Here’s why retailers take so long to file for bankruptcy
There are going to be a lot of personal bankruptcies in the weeks and months to come.
Timing is key and having a plan is everything, experts say, because a bankrupt crash landing is suicide.
While 630,000 retail businesses have been closed since mid-March, customers and employees alike are wondering who is going to pass to the other side of the Big Reset, as some are starting to call this recovery.
Dallas-based Neiman Marcus and Plano-based JC Penney have landed on most analysts’ watch lists as their heavy debt has been magnified by the pandemic.
Gordon Brothers, a go-to retail liquidator, has estimated that up to 25,000 stores and 100,000 restaurants could end up shutting down permanently this year as companies scrutinize store leases and locations and abandon those that do. are at the limit.
That prediction hangs over the fact that stores and malls will start opening in Texas on Friday and have started opening in a handful of other states.
“It may take some time before you see a rash of [bankruptcy] deposits, a window of 60 to 120 days, ”said J. Robert Bob Medlin, senior managing director of FTI Consulting. Medlin has worked in financial restructuring for 40 years and FTI helps companies manage change and risk.
“Uncertainty is preventing a lot of people from going to bankruptcy court,” Medlin said, “because there isn’t a lot of visibility. “
The bankruptcy of Fort Worth-based Pier 1 Imports was essentially put on hold when all of its stores were closed due to the pandemic. He filed his case in mid-February and began to close its doors in half of its 900 stores. All of this has been stopped, and without income, it burns funds. In bankruptcy, when you run out of money, there is no more.
Of course, Pier 1 management didn’t know what to expect when they filed their case, and other companies are feeling the same now.
Over the past five weeks, retailers have done everything possible to avoid bankruptcy.
They preserve their cash flow by deferring rent, freezing costs, cutting wages, laying off employees and laying off contractors. They reduced their lines of credit to create a bigger cash cushion. They can sell assets.
“All of these things are things that businesses can do to adapt to downturns, but there have never been any like what we are seeing now,” Medlin said.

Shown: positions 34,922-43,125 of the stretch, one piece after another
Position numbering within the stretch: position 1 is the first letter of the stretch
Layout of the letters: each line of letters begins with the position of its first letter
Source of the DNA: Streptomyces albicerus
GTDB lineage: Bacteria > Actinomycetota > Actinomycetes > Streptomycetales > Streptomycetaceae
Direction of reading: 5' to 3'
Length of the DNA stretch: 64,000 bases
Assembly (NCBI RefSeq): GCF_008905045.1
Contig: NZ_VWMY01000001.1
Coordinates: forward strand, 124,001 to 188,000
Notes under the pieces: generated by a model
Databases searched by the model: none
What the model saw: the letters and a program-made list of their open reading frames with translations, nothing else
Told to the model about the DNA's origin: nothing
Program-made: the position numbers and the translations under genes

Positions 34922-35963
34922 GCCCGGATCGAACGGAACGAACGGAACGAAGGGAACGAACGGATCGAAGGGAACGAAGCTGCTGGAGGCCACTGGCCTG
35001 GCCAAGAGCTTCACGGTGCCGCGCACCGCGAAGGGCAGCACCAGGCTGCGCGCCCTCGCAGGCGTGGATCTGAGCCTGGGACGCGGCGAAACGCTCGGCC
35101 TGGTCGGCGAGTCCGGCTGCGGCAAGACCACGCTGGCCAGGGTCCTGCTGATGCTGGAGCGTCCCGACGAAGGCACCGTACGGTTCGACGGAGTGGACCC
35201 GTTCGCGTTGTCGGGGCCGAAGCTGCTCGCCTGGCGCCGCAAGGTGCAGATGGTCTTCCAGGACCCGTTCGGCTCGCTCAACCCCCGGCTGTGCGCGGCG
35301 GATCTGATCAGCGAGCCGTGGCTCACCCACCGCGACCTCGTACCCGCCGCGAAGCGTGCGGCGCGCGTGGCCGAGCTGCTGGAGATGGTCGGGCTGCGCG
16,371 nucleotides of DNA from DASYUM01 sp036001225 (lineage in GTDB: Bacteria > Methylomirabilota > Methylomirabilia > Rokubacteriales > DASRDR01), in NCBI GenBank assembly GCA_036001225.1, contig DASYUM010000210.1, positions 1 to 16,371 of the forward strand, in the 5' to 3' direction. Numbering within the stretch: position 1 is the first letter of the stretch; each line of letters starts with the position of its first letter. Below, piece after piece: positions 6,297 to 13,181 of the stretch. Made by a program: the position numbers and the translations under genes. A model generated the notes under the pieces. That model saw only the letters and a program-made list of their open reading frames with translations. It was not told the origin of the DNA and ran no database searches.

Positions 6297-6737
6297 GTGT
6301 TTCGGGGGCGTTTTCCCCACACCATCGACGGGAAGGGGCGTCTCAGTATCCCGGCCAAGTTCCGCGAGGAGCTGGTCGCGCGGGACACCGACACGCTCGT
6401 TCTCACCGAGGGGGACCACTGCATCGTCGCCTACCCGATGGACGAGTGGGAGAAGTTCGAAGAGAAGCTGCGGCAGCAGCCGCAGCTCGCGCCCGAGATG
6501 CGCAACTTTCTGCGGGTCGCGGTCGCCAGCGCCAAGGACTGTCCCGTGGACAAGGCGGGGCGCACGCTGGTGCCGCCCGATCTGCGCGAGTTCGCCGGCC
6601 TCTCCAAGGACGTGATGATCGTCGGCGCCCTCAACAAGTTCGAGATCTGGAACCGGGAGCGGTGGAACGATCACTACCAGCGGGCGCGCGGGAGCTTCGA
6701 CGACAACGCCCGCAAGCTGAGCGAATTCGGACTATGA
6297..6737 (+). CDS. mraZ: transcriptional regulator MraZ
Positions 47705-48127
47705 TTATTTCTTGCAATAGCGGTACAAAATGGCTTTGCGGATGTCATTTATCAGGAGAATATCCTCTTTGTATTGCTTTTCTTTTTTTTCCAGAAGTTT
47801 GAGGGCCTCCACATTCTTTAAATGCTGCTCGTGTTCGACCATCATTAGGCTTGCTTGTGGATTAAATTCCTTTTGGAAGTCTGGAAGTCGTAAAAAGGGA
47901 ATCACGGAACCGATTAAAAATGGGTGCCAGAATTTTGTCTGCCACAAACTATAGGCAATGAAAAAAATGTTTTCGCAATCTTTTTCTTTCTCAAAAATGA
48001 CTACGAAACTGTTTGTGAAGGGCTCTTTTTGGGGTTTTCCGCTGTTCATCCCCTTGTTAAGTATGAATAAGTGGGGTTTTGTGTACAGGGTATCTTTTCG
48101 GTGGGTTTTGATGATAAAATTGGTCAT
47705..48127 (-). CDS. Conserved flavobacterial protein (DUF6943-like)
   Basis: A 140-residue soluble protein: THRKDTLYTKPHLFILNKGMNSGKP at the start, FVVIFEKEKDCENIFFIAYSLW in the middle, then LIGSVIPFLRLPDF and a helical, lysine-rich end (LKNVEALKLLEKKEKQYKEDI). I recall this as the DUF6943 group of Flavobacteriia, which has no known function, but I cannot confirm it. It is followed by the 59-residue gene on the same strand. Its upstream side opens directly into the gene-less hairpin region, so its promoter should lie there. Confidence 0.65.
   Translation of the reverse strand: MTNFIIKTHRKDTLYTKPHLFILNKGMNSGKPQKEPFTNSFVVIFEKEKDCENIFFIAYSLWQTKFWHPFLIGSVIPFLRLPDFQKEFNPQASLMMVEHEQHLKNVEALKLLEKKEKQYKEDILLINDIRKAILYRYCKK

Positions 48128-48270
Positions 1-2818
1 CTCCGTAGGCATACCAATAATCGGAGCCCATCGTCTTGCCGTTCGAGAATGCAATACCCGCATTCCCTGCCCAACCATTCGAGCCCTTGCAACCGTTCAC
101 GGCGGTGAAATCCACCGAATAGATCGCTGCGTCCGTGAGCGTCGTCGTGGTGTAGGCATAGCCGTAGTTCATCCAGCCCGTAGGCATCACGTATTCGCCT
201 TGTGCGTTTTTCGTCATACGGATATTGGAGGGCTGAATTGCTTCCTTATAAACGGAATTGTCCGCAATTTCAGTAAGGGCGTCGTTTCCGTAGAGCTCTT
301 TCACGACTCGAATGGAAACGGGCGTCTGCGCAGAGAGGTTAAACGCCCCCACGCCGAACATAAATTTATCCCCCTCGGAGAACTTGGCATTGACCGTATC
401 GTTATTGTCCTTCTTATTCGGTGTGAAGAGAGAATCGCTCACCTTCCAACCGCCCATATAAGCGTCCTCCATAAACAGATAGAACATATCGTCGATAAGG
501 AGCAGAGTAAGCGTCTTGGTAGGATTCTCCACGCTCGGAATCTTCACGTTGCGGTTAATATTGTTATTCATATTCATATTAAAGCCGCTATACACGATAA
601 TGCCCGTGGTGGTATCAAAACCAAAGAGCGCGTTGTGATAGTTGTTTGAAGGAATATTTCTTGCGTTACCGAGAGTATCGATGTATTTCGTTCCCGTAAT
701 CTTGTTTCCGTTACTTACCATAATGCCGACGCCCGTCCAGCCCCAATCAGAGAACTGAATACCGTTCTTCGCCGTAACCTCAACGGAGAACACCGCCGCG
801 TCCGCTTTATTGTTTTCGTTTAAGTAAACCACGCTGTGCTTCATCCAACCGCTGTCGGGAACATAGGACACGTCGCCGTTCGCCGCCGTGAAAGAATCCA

A first step in filing for bankruptcy is obtaining funds to use while the business is in court protection. Debtor in charge financing begins with a forecast of 13-week cash flow requirements.
“It’s up to Retail 101 to figure out short-term cash flow, how much money is needed to run,” and it’s not easy to do today, Medlin said. “Next, companies have to show lenders a plan for their survival. “
Many retailers didn’t pay April’s rent, but now lenders, landlords and retailers are all in the same boat. said Mark Dufton, CEO of real estate at Gordon Brothers.
“There is starting to be a heightened sense of cooperation going through the months of April, May and June,” Dufton said. “I don’t think anyone in the industry wants years of litigation in court.”
The goal now is to get through the COVID period and take a close look at their store portfolios in the future, he said in a webinar hosted on Tuesday by Coresight Research founder Deborah Weinswig.
Retailers are also looking for properties that could be sold to raise funds, especially if they are trying to avoid bankruptcy, Medlin said.
Banks are now working with retailers on their loan terms, offering 90-day debt moratoria, waiving fees and allowing them to draw on lines of credit, he said.
This will help retailers buy two to three months to see what the world will be like.
The clocks are starting to go bankrupt. A huge one for retailers is a maximum of 210 days – 120 days upfront and an often granted 90-day extension period – for them to accept or reject store leases, Medlin said.
One of the main reasons retailers reorganize in bankruptcy is to get rid of unprofitable leases. Right now, stores are combing their leases to see which stores they would ask a court to close.
It takes longer in a world that is going to be different.
The other big reasons retailers have historically filed for bankruptcy is to deleverage unsustainably, typically from debt buyouts, a prevalent problem in retailing in the United States today.
As negotiations continue with the lenders and both Neiman Marcus and Penney have said they have not paid their debts, speculation has centered on whether the companies are planning any court reorganizations. The two said they were preparing for various scenarios, but no decision was made.
Medlin said some companies are now on lists of probable bankruptcy filings that he remembers were on lists as early as the 1990s. But companies can eventually run out of options. To obtain financing or attract a new owner, they must prove that they have a plan to become a permanent business with a role in the market.
Closing the COVID-19 pandemic will force more of them out of business than ever before, Medlin said.
And as if a pandemic weren’t enough, there are always people taking advantage of the desperate appearance of retailers – potential buyers.
These include strategic buyers and hedge funds or private equity, Medlin said. “There are people who run funds that invest in distressed situations where they think there is long-term value and they can buy at distressed prices.”
A business never wants to go bankrupt with a hard landing, without a plan, Medlin said.
There’s a reason people say, “It’s easier to go broke than it is to get out of it.
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